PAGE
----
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| 4 minutes read

Practice Innovations: Training lawyers on pricing, project management & law firm economics

Thomson Reuters

There is a clear correlation between the level of early and ongoing training a lawyer receives and the level of client satisfaction a firm ultimately enjoys

Client expectations of outside counsel continue to evolve into far more than just getting excellent legal advice. Today, clients will likely expect efficiency, cost predictability, and regular communication from their outside lawyers. And just like developing legal acumen, learning how to meet these demands takes consistent training and practice.

Law firms that build a well-defined training curriculum around these business-of-law topics will position their lawyers to succeed in developing and cultivating successful client relationships. This training should be viewed as a journey with defined stages that starts the moment a new associate walks in the door and runs in parallel to, and in concert with other training and development programs offered by the firm.

Stage 1: Junior associates

Lawyers just starting their career are sponges ready to absorb whatever information is thrown at them. There are few preconceptions to overcome, and it is a rare opportunity to mold mindsets from the outset. This is the stage of lawyer development where the ground is most fertile, yet many law firms choose to focus their junior training curriculum almost exclusively on imparting substantive legal skills.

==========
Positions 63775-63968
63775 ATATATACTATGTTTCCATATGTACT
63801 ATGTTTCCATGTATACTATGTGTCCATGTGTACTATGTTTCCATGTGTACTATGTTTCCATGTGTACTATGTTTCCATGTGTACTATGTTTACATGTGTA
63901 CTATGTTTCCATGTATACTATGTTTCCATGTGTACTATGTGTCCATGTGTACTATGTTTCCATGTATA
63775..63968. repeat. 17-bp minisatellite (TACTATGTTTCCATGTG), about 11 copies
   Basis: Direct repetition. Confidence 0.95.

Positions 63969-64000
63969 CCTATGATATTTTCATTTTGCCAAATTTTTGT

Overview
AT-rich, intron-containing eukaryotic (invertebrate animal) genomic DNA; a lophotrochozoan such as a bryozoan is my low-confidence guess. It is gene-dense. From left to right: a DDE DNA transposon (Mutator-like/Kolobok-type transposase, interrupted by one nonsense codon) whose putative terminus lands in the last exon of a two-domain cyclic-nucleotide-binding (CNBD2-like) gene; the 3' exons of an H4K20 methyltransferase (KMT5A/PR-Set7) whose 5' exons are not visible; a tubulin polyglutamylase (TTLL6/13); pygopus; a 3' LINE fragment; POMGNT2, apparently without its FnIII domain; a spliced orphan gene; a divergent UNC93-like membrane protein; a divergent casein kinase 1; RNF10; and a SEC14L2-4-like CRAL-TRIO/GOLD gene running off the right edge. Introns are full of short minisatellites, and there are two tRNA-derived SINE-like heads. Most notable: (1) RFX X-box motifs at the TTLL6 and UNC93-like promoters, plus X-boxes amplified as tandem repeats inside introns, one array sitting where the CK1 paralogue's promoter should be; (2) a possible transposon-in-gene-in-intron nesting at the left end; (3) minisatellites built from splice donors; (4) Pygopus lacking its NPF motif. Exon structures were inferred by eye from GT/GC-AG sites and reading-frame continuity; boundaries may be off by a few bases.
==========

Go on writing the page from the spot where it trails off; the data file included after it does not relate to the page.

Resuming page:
As new lawyers begin their careers, firms should provide a strong foundation through a law firm economics course that covers basic business and financial concepts, and starts to introduce the client perspective on value. This should be followed by a Legal pricing & project management 101 course that teaches basic concepts around scoping, budgeting, pricing models (including alternative fee arrangements), and communication.

In addition, exposing junior associates to some on-the-job basic project management tasks will help crystalize some of the concepts covered in the basic training sessions. An easy way to provide this experience is to ask junior associates to provide some basic assistance with developing budgets and project plans. This exercise forces them to grapple with the interconnectivity of staffing, scoping, and budgeting. This first exposure often leads to an “Aha!” moment in which a junior associate realizes that pricing and budgeting legal work involves much more than just picking a number.